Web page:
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On the histological anatomy of Benthimermis megala Petter, 1987, a giant nematode from the Norwegian deep-sea (Nematoda: Benthimermithidae)

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For more content, see Nematologica.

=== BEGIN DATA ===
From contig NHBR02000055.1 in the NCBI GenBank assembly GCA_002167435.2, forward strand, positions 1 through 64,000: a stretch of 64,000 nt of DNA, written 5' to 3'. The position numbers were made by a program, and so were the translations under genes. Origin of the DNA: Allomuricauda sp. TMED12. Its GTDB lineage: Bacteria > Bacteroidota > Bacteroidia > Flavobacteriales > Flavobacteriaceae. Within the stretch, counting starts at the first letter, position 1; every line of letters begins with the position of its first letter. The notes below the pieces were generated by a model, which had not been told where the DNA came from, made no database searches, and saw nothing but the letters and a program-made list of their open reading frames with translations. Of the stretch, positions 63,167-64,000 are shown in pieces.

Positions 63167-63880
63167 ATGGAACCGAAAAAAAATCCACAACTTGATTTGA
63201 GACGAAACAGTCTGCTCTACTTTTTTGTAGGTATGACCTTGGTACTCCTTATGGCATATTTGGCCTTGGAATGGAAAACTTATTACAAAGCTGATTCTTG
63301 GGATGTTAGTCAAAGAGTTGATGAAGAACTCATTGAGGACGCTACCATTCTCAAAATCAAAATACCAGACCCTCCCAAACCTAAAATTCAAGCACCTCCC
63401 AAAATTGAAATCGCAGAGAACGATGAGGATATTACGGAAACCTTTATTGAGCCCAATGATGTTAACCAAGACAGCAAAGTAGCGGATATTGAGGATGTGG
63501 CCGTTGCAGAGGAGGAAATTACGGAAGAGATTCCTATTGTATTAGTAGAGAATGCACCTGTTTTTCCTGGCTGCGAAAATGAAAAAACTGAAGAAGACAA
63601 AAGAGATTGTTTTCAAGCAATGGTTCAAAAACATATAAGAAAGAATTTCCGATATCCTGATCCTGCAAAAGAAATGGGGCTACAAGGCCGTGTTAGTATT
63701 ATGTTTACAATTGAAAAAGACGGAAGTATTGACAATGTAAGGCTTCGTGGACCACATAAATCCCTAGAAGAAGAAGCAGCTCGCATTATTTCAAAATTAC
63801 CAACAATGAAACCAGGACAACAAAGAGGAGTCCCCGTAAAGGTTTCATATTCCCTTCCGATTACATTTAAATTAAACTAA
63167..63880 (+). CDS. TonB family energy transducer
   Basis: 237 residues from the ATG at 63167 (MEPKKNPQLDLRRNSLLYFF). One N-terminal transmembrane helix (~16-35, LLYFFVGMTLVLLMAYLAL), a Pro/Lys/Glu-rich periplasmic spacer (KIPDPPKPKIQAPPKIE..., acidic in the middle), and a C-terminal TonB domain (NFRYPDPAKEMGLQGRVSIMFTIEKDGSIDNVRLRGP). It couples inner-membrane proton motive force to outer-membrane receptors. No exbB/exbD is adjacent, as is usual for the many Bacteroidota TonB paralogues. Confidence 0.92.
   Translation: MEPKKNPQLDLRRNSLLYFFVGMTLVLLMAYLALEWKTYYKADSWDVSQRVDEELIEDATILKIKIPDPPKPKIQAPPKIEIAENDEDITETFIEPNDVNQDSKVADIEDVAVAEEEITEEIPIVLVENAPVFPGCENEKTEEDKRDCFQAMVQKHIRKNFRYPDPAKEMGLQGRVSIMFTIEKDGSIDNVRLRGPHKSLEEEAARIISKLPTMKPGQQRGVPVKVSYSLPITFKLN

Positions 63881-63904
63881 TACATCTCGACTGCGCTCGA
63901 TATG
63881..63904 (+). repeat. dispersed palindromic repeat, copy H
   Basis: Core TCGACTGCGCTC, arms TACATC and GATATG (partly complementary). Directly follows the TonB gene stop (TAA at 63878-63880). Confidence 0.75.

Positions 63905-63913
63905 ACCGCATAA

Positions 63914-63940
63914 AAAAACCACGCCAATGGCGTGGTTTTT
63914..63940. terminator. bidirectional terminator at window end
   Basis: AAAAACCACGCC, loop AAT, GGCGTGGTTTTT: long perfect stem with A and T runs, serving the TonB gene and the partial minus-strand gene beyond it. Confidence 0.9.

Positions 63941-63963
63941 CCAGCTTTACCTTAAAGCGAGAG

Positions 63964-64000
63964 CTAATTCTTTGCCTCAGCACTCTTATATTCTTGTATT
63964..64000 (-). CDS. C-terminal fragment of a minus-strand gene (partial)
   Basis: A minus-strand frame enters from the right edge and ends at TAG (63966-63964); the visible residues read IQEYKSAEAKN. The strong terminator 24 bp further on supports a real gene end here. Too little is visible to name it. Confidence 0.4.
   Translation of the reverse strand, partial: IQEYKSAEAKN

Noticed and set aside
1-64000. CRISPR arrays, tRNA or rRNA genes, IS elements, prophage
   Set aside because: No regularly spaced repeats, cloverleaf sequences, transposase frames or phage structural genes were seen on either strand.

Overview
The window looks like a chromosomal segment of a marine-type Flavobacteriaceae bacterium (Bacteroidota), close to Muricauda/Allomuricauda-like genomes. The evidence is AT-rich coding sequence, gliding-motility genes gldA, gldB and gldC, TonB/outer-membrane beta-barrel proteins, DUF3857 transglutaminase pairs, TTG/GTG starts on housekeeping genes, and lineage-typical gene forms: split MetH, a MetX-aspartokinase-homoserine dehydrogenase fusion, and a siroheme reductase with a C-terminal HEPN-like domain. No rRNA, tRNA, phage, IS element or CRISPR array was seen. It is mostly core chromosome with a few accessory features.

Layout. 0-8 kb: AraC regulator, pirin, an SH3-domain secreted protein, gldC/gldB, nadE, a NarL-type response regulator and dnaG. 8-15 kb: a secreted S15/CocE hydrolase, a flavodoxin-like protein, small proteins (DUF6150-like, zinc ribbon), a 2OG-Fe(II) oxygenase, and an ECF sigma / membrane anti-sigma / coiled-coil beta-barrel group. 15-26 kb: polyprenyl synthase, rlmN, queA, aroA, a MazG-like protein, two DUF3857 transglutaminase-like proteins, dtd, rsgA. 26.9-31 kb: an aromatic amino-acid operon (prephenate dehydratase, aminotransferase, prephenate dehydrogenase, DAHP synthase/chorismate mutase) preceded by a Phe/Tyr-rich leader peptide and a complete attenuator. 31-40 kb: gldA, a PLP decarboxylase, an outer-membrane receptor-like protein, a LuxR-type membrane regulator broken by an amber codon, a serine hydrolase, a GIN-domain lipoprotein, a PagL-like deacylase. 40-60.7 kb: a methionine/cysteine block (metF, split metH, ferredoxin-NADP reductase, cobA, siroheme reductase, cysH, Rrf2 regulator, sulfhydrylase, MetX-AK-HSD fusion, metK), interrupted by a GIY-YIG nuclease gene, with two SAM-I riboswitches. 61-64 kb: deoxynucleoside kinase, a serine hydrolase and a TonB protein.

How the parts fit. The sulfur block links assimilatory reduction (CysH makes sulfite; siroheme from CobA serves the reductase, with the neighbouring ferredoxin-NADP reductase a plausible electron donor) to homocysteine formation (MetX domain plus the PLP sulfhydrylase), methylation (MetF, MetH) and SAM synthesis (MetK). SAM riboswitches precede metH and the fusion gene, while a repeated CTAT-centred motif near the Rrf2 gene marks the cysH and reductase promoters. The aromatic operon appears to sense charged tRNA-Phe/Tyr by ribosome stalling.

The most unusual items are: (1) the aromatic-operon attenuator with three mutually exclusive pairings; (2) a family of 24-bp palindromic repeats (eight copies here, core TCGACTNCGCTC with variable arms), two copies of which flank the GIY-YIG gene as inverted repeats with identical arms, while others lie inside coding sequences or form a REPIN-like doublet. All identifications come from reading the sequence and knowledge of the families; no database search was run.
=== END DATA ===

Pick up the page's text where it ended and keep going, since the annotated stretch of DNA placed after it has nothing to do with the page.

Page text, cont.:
Free-living adult stages of Benthimermis megala Petter, 1987, the biggest species (body length 78 - 148 mm) of the genus, have been found in bottom sediments of the deep-sea off the Norway coast and studied histologically. The head region includes six subcuticular sensilla, four minute cephalic setae and pore-like amphids. Numerous tiny sensilla are distributed throughout the lateral sides of the body. An axial spine is present on the posterior body terminus. Hypodermal glands are associated with the somatic sensilla. There are eight chords in the hypodermis. Mouth opening is absent. Vestigial pharynx is glandular and devoid of an internal lumen. Midgut is a trophosome made up of large radial cells and a very thin axial internal lumen. The trophosome cells are filled with various inclusions, which are reduced in size and number with age. A few cuticular grains are present in a vestigial rectum. The nerve ring is embedded in the anterior trophosome. The female genital system is amphidelphic. The germinal zone of the ovaries extends the length of the gonad (hologonic ovary), whereas the ovaries of smaller Benthimermis species are telogonic. Neither spermatozoa nor spermatheca in female ducts were identified. No males of B. megala were found. Obviously, larval stages parasitise benthic invertebrates, while non-feeding adult stages dwell freely in sediment and reproduce.


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